Henry VIII: like father, like son?

Henry VIII spent much of his reign presenting himself as an athletic, gregarious antidote to the penny-pinching and paranoid Henry VII. Tracy Borman considers whether this was evidence of a confident young monarch following his own path or an insecure son struggling to escape his father's long shadow

A watercolour version of a mural showing Henry VIII (front left) with his father, Henry VII, his wife Jane Seymour (front right) and his mother, Elizabeth of York. The mural, which aimed to validate Henry's right to the throne, adorned Whitehall Palace before being destroyed by fire. (Photo by Bridgeman Royal Collection)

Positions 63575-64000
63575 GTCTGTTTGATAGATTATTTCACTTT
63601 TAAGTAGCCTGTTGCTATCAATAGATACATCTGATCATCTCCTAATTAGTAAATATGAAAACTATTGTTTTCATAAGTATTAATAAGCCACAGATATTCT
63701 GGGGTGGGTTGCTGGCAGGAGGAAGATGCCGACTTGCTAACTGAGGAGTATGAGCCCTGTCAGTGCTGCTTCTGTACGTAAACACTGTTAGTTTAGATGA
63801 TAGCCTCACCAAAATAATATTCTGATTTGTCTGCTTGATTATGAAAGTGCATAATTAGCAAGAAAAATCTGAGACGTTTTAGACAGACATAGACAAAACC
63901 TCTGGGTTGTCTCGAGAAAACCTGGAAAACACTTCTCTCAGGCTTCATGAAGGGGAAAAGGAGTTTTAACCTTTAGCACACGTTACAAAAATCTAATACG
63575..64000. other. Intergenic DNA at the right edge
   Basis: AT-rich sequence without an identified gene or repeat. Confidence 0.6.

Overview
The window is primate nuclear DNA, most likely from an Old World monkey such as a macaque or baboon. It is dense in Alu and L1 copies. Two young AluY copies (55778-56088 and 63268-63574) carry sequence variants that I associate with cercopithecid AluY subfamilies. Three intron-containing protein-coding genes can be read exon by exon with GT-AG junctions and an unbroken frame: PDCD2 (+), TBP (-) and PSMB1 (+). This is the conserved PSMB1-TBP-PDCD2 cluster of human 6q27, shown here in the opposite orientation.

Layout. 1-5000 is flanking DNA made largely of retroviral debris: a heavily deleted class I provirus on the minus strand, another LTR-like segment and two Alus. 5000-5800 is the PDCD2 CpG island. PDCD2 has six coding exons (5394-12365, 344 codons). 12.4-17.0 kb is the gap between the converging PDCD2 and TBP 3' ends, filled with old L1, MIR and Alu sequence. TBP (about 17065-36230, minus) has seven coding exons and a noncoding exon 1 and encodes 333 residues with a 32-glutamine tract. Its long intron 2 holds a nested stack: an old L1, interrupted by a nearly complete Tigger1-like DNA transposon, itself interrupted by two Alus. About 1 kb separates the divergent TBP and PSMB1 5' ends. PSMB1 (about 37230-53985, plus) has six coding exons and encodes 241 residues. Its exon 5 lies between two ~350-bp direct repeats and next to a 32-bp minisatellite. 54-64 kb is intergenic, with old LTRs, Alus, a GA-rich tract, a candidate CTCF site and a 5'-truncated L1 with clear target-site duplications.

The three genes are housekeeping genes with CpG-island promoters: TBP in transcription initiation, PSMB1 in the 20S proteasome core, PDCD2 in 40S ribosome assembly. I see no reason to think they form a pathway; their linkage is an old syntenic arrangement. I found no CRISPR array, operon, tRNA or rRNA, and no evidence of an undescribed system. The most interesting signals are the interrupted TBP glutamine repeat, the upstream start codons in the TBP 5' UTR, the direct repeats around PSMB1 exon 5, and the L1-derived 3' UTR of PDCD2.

Henry VIII spent much of his reign presenting himself as an athletic, gregarious antidote to the penny-pinching and paranoid Henry VII. Tracy Borman considers whether this was evidence of a confident young monarch following his own path or an insecure son struggling to escape his father’s long shadow

When Henry VIII ascended the throne in April 1509, his subjects were quick to draw favourable comparisons between the new king’s youthful exuberance and his dour old father. One contemporary verse rejoiced that the kingdom “now cleared is from the clerk… By Harry our king the flower of nature’s work.”

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